2014 is going to be my year. After spending a lot of 2013 digging myself out of old financial mistakes, I'm ready to start the new year with a new savings plan. My goal next year is to pay off all of my debt and establish an emergency fund of at least $5,000. Ideally, I should have enough in my emergency fund to cover three to six months of living expenses, but it's going to be hard to do that and pay down debt at the same time. So I'm going to focus on saving and getting out of debt first.
How do I plan to save money in 2014?
Here are my six strategies:
1. Use it up, wear it out, make it do, or do without.
I don't know who first came up with this saying, but it was a popular slogan during World War II. Like many classics, it's worth keeping. In my case, it means wearing socks with holes in them, as long as the holes are in places people can't see. It means cutting shampoo bottles open to get everything inside. It means eating all the food in the refrigerator instead of ordering takeout. If I've got it at home, I have to use it up before I can buy new.
2. Wait 30 days.
Of course, before I buy a new one, I'm going to wait 30 days to see if I really need it. I read about this one from J.D. Roth at Get Rich Slowly. For purchases like new clothes, new books, or that trip to the hip new restaurant -- wait 30 days. Chances are, your desire will pass and you'll realize that you don't need to buy whatever it was you thought you wanted.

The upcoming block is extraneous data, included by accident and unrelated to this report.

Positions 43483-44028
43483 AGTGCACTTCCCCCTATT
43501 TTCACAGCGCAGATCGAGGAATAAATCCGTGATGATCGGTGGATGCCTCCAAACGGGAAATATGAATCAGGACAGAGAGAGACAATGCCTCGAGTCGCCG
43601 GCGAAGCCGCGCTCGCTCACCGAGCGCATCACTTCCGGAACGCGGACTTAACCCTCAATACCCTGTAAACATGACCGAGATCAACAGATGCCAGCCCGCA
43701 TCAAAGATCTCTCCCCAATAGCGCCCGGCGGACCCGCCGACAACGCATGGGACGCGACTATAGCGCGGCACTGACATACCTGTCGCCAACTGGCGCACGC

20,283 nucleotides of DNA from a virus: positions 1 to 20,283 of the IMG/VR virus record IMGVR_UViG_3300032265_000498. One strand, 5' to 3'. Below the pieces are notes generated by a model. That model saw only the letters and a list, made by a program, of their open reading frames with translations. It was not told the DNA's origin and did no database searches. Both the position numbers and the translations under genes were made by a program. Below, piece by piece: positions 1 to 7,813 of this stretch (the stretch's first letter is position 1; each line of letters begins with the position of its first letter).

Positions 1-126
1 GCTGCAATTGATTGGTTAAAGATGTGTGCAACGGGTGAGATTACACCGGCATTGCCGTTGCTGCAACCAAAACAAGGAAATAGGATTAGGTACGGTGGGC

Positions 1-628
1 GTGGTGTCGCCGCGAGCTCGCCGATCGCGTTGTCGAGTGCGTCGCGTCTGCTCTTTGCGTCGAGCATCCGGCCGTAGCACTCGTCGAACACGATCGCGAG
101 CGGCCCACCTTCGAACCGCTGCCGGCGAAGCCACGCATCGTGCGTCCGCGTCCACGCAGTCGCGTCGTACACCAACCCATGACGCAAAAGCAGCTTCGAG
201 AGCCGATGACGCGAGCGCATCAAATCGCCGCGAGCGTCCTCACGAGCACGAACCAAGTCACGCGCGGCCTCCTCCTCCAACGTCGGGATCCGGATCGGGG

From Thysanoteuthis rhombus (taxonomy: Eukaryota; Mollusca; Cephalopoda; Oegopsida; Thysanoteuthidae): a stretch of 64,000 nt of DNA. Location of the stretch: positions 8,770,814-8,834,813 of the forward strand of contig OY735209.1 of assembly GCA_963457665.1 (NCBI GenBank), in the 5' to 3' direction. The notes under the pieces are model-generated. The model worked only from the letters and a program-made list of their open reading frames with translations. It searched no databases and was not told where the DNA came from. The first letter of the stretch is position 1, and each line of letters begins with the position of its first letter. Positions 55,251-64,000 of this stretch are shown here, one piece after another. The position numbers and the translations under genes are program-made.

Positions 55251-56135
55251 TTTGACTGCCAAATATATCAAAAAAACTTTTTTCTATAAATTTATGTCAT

3. Embrace the library.
I always loved libraries as a kid. It's time to start loving them as an adult. At least I won't have to wait 30 days before I check out a book I want to read! Libraries now also have DVDs and CDs along with stacks of the world's great literature. So, instead of going out to the movies, I'll be able to take a free movie home with me.
4. Fix my credit.
In addition to paying off my credit cards in 2014, I am going to go over my credit scores and fix my credit. Right now, my credit score is lower than I'd like it to be, even though I make all my payments on time. This, however, may not be my fault; the staff at Lexington Law reports that many low credit scores are caused by "clerical errors, mistaken identities, improper accounting, or simple misunderstandings." Taking the time to fix my credit now will save me hundreds of dollars later, when I'm ready to take out a car or home loan.
5. Pay myself first.
This is another financial-blogger strategy, this time from the good people at Wise Bread. As soon as you get your paycheck, auto-deposit it into various accounts: your emergency fund account, an account set aside for rent and bills, and an account for paying off credit cards. (Many banks will let you set up separate savings or checking accounts for these purposes.) That way, you always know you have enough money to pay your bills, and you're also aware of how much "fun money" you have left.
6. Tell everyone about my goals.
This is the last one, and it's what I'm doing here; right now. Think of it this way: if a person says "I'm dieting," you understand why they're passing up the birthday cake. If I say "I'm saving money," you understand why I'm not going to every happy hour. That way, we're all in this together.